Gettysburg has a complicated history. On the one hand, it is a Civil War town that tries to preserve the legacy of the war for the future generation. However, it is also a town in 21st-century America that has to keep up with the politics and social issues of the modern era. As a “pilgrimage” site for a true cross-section of visitors from all over the country—and all around the world—Gettysburg is perpetually navigating the fine balance between past and present, the unique and the universal. The juxtaposition of the Harriet Tubman and Donald Trump coins perfectly illustrates these tensions; President Trump’s controversial governance also reveals the ways in which the present often informs public understanding of the past. While some Gettysburgians wish to focus the visitor’s gaze squarely on the past, others are much more rooted in yoking that past to the present in an attempt to shape the future. There are promises and perils to each. For those involved in the business of “selling Gettysburg,” it means a constant juggling match as they compete for visitors’ minds and money.

 A Gettysburg Ghoul: Magnets, Memorabilia, and the Marketing of Civil War History at Gettysburg

Carly Jensen ’24

Who doesn’t love a good magnet? These fun keepsakes are popular decorations for fridges, washing machines, and lockers. Every glance at them is a reminder of a fun vacation. Magnets serve as a tool for memory; they bring a person back to where they bought their souvenir. This Gettysburg ghoul magnet from Gettysburg Souvenirs & Gifts (pictured above) is an adorable and fun reminder for tourists who visit the battlefield. However, it also gestures (however playfully) toward another way for visitors to connect with the repercussions of the largest battle of the Civil War, particularly the shocking bloodshed, death, and grief that resulted in its wake. Exploring a battlefield may not resonate with everyone; however, a material object visitors can take home with them may help to provide a visual and tangible connection to the history they just encountered. Although cute, this magnet depicts a dead soldier, thus reminding its purchasers of the hauntingly gruesome toll that the battlefield they just visited exacted on thousands of men long after returning home.

Gettysburg is well-known for being the site of the war’s bloodiest battle and the historic cemetery where Lincoln gave his Gettysburg Address. The town draws people, old and young, interested in the Civil War from across the globe. One popular attraction for families is ghost tours. These walking groups travel around town in search of frightening ghost encounters while the tour guide provides a history of the town and the surrounding buildings. Often led by a charismatic guide in period garb, these tours are the trip’s highlight for families. Magnets like the one pictured above are excellent reminders of that highly sensory connection with history. Visitors can fondly recall the warm summer night they spent wandering the streets of Gettysburg, touring the battlefield, and enjoying an ice cream after their ghost tour. They could imagine that the “glowing orb” that they saw on their tour could have looked like the cute ghost on their magnet. They may even wish to return for another chance to contemplate the bloody battle and maybe even encounter the wandering spirit of one of its long-dead combatants.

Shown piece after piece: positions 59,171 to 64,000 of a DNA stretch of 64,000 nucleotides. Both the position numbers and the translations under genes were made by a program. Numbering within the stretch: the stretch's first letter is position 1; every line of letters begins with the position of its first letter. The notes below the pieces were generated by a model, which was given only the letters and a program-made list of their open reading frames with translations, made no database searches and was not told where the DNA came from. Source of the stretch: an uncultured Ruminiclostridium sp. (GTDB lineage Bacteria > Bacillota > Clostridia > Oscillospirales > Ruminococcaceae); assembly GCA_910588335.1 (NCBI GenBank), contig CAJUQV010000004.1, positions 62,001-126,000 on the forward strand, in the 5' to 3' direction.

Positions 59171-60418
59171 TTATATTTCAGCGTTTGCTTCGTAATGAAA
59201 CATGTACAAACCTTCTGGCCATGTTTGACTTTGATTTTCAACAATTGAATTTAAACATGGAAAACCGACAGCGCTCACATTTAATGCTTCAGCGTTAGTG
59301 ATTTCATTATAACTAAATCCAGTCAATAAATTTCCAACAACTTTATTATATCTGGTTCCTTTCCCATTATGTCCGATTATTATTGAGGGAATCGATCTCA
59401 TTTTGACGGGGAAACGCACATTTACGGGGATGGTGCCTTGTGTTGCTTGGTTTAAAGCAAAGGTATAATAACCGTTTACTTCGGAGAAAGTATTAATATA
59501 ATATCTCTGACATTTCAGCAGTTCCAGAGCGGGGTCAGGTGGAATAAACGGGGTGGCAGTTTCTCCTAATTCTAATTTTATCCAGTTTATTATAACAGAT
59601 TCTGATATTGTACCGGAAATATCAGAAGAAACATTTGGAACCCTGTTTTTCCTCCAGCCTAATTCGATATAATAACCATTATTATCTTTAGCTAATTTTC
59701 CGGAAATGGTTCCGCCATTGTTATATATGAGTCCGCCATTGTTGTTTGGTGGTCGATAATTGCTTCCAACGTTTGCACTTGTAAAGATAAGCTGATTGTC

The ghost in this magnet is floating above headstones in a cemetery. However, it is unclear where the spirit is; the Confederate kepi bars him from actual burial at the National Cemetery. Perhaps he is there hovering, haunting his Union enemies for eternity. His packs, potentially full of cartridges, hard tack, or letters from home, remain with him in death as reminders of his life cut short by war.

Gettysburg has a unique perspective on tourism. For many, Gettysburg is the first and only Civil War battlefield they visit because of its name recognition. Therefore, it is essential to market the town well as the Civil War experience as a whole. This magnet shows how Gettysburg continues to be haunted by the effects of the most significant 19th-century conflict in American history. The imagery immerses visitors in Gettysburg’s ongoing history; ghosts continue to plague the town even 150 years later. The magnet is a tangible way for tourists to remember the ghost tours, the National Cemetery, and the overall ghastly battle events in a way that continues to spark the imagination long after their return home. Souvenir shops also encourage people to purchase kitschy items like this to remember (and market) their visit; everyone wants a piece of the most famous Civil War town.

Ghost-themed magnets are among many on display at Gettysburg Souvenirs & Gifts and are common to the rest of the town. Gettysburg is full of stores with eye-catching memorabilia, but this magnet stands out because of the ghostly imagery and tactile nature. Children love to play with rubbery and bendable objects, making this a popular magnet choice. It also appeals to the sensationalized idea that tourists visited a “haunted” town. The manufacturer made an interesting choice by creating a Confederate ghost instead of a Union one. After all, the Federals were the victors. The “Lost Cause” narrative of Southerners fighting for a noble cause against impossible odds may inform this choice. The soldier’s body floats above the graves of possible enemies, doomed to mourn forever the loss of his fellow Confederates who fought and died courageously against a formidable foe. Many tourists are particularly fascinated by Confederate history because of popular notions of universally gallant, chivalrous Southern soldiers and their doomed fight for secession new nation. This magnet plays on this romantic appeal and creates a souvenir for visitors interested in Southern history, swayed by the often poignant, sentimentalized portrayals of the Confederate cause.

Ghost tourism and iconography is a huge selling feature for Gettysburg. Many people believe a place with such an incredible amount of violent death must surely be haunted. They crave to glimpse a soldier who fought in a war over a hundred years ago. Many tourists are not Civil War buffs, so ghost tours and stories are ways that they can actively engage with the battlefield and town’s history on a more sensory and imaginative level. Sometimes, this kind of engagement can fuel further interest in unpacking the history and legacy of the battle on an even deeper level. This magnet is a reminder of the soldiers who died at Gettysburg, and the experiences the tourists had interacting with the repercussions of mass death and possibly their own spirit encounters here. Alternately, it can serve as another unique collectible for the individual or family who has made a hobby of historical “ghost tourism” and might collect similar magnets or memorabilia from other supposedly haunted historical sites they have visited.  Whatever the reason behind the purchase, this magnet on a family’s fridge or board will serve as a constant reminder of their visit to Gettysburg, the still palpable legacies of the mass bloodshed that occurred there, and the thrill of the unknown that still enshrouds the historic town and battlefield in mystery.